Since the molar mass of water is $$M=18.01528\ \mathrm{g\ mol^{-1}}$$, the corresponding mass of vapour is \begin{align} m&=M\cdot n\\[6pt] &=18.01528\ \mathrm{g\ mol^{-1}}\times0.022949674\ \mathrm{mol}\\[6pt] &=0.413444803\ \mathrm g\\[6pt] &\approx0.41\ \mathrm g \end{align} (Note that this final result is rounded to two significant digits. The number of significant digits is estimated in view of the fact that the mass of water $$m=1.00\ \mathrm g$$, the volume $$V=5.00\ \mathrm l$$, and the pressure $$p=92.5\ \mathrm{mmHg}$$ are given with three significant digits, but the temperature $$T=50\ \mathrm{^\circ C}$$ is only given with two significant digits.)

This result is the mass of vapour $$m_\text{vapour}$$ in the container, whereas the question is about the mass of liquid water $$m_\text{liquid}$$, which can be calculated from the given total mass of water $$m_\text{total}=1.00\ \mathrm{g}$$. \begin{align} m_\text{total}&=m_\text{vapour}+m_\text{liquid}\\[6pt] m_\text{liquid}&=m_\text{total}-m_\text{vapour}\\[6pt] &=1.00\ \mathrm g-0.41\ \mathrm g\\[6pt] &=0.59\ \mathrm g \end{align}

Therefore, the correct answer is option 3) $$0.59\ \mathrm g$$.

By way of comparison, precise engineering calculations for water and steam usually do not rely on the ideal gas law but use so-called steam tables. We may use such steam tables to check the accuracy of our estimate that has been based on the ideal gas law.

For example, for a temperature of $$T=50\ \mathrm{^\circ C}$$ at equilibrium, we find the following values in REFPROP – NIST Standard Reference Database 23, Version 9.0:

• Pressure $$p=12352\ \mathrm{Pa}$$
• Liquid density $$\rho_\text{liquid}=988.00\ \mathrm{kg\ m^{-3}}=988.00\ \mathrm{g\ l^{-1}}$$
• Vapour density $$\rho_\text{vapour}=0.083147\ \mathrm{kg\ m^{-3}}=0.083147\ \mathrm{g\ l^{-1}}$$

Furthermore, the database includes various other thermodynamic and transport properties, which are not required for the following calculations.

If you do not have access to professional steam tables, you may want to consider using the steam tables that are included in WolframAlpha. The corresponding results for a temperature of $$T=50\ \mathrm{^\circ C}$$ at equilibrium can be obtained using the input “water boiling at 50 °C”:

• Pressure $$p=12352\ \mathrm{Pa}$$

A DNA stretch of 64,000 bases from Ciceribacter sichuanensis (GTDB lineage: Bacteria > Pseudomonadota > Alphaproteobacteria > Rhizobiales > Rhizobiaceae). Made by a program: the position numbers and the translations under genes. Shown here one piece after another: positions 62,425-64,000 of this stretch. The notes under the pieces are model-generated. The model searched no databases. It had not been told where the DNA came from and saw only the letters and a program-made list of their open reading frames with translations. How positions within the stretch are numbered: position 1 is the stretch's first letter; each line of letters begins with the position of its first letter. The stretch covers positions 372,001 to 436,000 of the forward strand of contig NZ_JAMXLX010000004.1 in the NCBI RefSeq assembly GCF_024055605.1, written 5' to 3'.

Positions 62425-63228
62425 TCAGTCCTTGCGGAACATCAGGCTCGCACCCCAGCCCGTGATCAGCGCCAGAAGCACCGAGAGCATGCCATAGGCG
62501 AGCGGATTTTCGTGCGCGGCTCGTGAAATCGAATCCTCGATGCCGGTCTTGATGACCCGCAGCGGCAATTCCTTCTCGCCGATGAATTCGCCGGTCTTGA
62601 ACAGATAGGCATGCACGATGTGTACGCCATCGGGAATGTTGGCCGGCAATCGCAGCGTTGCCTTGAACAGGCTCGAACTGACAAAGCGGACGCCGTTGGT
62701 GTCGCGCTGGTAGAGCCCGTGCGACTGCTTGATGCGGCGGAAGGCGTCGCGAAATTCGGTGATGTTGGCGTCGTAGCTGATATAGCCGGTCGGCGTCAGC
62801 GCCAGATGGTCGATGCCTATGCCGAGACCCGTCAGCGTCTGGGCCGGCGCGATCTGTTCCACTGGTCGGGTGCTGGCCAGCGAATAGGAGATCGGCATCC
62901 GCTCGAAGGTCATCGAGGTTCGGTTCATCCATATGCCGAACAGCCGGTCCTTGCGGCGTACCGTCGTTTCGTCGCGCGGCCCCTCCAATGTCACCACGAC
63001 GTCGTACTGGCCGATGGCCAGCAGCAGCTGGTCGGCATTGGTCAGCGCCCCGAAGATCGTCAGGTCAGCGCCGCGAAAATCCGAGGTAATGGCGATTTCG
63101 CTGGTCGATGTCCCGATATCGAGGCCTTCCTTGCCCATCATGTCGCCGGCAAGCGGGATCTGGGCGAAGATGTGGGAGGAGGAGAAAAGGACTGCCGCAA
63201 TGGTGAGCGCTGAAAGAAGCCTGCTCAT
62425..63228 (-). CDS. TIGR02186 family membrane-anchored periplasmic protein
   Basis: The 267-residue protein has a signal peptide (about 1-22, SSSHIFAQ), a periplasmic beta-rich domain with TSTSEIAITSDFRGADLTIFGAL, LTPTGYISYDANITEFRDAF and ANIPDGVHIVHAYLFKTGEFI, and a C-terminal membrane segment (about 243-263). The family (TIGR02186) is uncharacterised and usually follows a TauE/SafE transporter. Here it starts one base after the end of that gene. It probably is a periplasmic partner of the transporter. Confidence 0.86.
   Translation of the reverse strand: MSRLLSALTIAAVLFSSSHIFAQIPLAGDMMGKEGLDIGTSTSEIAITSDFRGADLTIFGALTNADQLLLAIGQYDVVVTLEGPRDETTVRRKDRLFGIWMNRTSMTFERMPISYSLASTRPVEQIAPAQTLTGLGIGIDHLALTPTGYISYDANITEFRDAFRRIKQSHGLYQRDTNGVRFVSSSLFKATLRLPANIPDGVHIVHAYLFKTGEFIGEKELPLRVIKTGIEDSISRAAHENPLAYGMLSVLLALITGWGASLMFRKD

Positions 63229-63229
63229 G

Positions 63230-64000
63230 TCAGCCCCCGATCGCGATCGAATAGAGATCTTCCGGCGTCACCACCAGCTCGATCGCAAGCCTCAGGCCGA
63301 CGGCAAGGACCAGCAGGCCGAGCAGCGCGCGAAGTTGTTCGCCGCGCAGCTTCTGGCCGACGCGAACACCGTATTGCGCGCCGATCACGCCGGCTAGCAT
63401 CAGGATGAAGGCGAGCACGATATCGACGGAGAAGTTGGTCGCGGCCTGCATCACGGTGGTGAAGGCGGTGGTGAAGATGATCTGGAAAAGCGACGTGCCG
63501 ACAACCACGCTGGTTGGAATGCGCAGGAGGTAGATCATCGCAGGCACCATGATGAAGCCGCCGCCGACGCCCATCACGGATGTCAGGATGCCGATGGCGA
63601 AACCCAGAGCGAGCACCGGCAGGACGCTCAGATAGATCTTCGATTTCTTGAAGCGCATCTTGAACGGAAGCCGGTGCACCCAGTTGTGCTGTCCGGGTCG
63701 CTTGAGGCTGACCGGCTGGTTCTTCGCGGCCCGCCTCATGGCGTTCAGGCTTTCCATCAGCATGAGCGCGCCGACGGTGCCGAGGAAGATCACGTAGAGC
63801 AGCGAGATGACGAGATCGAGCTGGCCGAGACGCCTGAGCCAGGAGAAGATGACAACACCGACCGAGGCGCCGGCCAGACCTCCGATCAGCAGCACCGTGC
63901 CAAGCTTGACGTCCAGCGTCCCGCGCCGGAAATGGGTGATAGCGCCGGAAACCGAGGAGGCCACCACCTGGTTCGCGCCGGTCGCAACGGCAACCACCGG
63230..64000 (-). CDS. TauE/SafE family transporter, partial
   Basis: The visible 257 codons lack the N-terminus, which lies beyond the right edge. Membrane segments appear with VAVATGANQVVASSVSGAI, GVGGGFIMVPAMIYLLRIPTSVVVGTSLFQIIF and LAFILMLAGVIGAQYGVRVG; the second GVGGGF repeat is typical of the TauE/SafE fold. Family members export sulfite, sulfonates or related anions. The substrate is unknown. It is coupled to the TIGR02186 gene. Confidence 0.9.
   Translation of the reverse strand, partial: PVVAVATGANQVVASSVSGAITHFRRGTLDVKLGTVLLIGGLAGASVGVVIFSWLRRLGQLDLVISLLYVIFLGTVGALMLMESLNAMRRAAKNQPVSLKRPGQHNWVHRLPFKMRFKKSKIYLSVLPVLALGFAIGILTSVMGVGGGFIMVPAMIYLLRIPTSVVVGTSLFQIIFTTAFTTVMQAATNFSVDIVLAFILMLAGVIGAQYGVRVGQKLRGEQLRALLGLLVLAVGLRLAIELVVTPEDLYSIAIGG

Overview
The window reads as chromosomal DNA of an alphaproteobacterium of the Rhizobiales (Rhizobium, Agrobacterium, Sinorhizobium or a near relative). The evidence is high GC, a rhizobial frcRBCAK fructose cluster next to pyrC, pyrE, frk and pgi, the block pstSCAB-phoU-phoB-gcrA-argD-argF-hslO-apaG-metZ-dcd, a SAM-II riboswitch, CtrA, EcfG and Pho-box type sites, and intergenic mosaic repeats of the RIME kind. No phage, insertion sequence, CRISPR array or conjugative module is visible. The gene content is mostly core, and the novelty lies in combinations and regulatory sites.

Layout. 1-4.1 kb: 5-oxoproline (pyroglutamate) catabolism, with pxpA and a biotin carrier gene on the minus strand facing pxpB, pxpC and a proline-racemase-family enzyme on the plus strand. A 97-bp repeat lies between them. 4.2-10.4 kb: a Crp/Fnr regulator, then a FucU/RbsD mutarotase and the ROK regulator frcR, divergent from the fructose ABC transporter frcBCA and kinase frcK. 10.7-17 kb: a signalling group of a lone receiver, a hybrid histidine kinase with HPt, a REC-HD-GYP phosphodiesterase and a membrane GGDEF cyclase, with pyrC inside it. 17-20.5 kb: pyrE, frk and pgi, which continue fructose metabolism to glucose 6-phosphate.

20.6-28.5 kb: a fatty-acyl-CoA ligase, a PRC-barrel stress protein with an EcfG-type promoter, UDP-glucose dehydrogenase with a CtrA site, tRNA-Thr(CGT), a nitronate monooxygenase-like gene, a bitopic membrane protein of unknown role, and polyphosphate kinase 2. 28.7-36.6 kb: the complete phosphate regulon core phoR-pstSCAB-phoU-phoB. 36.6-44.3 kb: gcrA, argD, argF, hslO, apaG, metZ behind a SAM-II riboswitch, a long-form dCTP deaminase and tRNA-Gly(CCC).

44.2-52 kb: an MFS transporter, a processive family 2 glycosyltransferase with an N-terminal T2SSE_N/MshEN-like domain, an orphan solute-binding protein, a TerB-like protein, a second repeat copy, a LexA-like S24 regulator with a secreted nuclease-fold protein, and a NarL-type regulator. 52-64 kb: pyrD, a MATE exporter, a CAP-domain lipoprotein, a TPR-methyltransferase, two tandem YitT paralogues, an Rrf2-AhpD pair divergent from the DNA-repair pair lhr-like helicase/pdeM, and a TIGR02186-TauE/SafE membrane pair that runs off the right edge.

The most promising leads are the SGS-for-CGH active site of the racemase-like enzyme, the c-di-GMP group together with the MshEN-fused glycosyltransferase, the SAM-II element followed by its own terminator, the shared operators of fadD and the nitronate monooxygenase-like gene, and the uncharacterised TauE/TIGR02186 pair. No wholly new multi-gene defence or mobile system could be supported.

• Liquid density $$\rho_\text{liquid}=988\ \mathrm{kg\ m^{-3}}=988\ \mathrm{g\ l^{-1}}$$
• Vapour density $$\rho_\text{vapour}=0.08315\ \mathrm{kg\ m^{-3}}=0.08315\ \mathrm{g\ l^{-1}}$$ Note: The indicated values for STP are not in accordance with IUPAC recommendations.

We know that the mass balance in the container is $$m_\text{total}=m_\text{vapour}+m_\text{liquid}\tag{1}$$ where $$m_\text{total}=1.0000\ \mathrm g$$ is the total mass of water (liquid and vapour) in the container (in this example, the precision of this value is arbitrarily increased to five significant digits).

Since density is defined as $$\rho=\frac mV$$ the corresponding volume balance can also be expressed in terms of mass: \begin{align} V_\text{total}&=V_\text{vapour}+V_\text{liquid}\\[6pt] &=\frac{m_\text{vapour}}{\rho_\text{vapour}}+\frac{m_\text{liquid}}{\rho_\text{liquid}}\tag{2} \end{align} where $$V_\text{total}=5.0000\ \mathrm l$$ is the total volume of the container (in this example, the precision of this value is arbitrarily increased to five significant digits).

Solving the system of the equations $$\text(1)$$ and $$\text(2)$$ yields the solutions

\begin{align} m_\text{vapour}&=\frac{\rho_\text{vapour}\cdot\left(V_\text{total}\cdot\rho_\text{liquid}-m_\text{total}\right)}{\rho_\text{liquid}-\rho_\text{vapour}}\\[6pt] &=\frac{0.083147\ \mathrm{g\ l^{-1}}\times\left(5.0000\ \mathrm l\times988.00\ \mathrm{g\ l^{-1}}-1.0000\ \mathrm g\right)}{988.00\ \mathrm{g\ l^{-1}}-0.083147\ \mathrm{g\ l^{-1}}}\\[6pt] &=0.41569\ \mathrm g \end{align}

and

\begin{align} m_\text{liquid}&=-\frac{\rho_\text{liquid}\cdot\left(V_\text{total}\cdot\rho_\text{vapour}-m_\text{total}\right)}{\rho_\text{liquid}-\rho_\text{vapour}}\\[6pt] &=-\frac{988.00\ \mathrm{g\ l^{-1}}\times\left(5.0000\ \mathrm l\times0.083147\ \mathrm{g\ l^{-1}}-1.0000\ \mathrm g\right)}{988.00\ \mathrm{g\ l^{-1}}-0.083147\ \mathrm{g\ l^{-1}}}\\[6pt] &=0.58431\ \mathrm g \end{align}

These results confirm that the above-mentioned estimates $$m_\text{vapour}\approx0.41\ \mathrm g$$ and $$m_\text{liquid}\approx0.59\ \mathrm g$$, which have been obtained using the ideal gas law and neglecting the volume of the liquid water, are reasonable and sufficient in order to answer the question.